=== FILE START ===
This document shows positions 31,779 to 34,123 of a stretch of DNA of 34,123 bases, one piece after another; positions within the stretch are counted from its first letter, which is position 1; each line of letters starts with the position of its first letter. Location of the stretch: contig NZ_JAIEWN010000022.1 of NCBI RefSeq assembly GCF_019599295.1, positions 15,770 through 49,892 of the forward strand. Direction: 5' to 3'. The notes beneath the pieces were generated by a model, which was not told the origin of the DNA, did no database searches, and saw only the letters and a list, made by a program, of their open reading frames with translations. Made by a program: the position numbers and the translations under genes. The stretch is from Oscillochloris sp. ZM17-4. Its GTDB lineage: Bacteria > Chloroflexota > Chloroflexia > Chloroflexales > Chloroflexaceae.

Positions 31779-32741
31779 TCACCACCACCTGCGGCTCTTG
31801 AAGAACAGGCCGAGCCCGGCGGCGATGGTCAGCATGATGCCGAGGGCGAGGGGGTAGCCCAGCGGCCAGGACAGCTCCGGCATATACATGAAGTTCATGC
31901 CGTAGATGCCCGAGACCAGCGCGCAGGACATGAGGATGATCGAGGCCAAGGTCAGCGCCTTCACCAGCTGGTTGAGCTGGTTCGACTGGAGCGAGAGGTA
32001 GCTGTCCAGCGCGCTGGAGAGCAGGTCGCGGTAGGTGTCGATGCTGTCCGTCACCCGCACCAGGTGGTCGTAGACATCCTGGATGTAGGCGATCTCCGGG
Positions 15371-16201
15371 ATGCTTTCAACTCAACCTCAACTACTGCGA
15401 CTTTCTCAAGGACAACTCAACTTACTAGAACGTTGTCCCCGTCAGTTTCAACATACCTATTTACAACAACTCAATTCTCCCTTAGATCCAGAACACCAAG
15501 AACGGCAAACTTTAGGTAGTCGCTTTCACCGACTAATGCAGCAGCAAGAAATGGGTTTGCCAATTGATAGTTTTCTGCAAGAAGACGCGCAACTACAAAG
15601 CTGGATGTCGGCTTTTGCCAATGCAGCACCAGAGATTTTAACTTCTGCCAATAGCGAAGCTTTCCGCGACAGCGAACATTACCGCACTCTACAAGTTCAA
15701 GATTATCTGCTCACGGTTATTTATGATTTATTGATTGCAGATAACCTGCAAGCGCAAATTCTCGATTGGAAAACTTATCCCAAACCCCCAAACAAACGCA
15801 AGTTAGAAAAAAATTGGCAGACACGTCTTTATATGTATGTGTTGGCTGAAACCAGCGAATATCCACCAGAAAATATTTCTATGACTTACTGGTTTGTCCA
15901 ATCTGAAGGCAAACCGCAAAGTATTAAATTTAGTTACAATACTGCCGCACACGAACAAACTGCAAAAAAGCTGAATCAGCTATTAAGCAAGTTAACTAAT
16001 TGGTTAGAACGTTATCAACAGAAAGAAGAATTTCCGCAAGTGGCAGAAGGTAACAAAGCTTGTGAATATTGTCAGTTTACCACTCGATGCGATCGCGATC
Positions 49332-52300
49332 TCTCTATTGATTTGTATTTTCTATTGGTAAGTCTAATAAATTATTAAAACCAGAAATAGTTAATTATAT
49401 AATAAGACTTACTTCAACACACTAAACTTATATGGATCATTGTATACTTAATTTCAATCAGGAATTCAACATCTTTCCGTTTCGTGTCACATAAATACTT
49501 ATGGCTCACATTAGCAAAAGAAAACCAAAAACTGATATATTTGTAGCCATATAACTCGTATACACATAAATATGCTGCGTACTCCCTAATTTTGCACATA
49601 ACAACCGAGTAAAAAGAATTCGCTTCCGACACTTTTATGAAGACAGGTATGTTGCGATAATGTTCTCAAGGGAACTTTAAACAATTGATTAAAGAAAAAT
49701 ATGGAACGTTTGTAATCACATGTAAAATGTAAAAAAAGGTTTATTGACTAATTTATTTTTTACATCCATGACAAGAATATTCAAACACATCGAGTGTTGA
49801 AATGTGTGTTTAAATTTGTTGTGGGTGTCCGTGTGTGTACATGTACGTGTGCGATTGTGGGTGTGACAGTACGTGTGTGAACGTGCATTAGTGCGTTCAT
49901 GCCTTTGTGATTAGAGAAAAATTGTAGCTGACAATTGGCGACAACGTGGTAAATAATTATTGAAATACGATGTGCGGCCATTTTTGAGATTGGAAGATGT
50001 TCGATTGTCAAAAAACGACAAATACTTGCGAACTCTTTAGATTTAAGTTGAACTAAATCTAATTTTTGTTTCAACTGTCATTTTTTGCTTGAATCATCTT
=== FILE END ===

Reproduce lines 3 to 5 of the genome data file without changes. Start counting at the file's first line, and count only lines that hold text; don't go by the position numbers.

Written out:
31779 TCACCACCACCTGCGGCTCTTG
31801 AAGAACAGGCCGAGCCCGGCGGCGATGGTCAGCATGATGCCGAGGGCGAGGGGGTAGCCCAGCGGCCAGGACAGCTCCGGCATATACATGAAGTTCATGC
31901 CGTAGATGCCCGAGACCAGCGCGCAGGACATGAGGATGATCGAGGCCAAGGTCAGCGCCTTCACCAGCTGGTTGAGCTGGTTCGACTGGAGCGAGAGGTA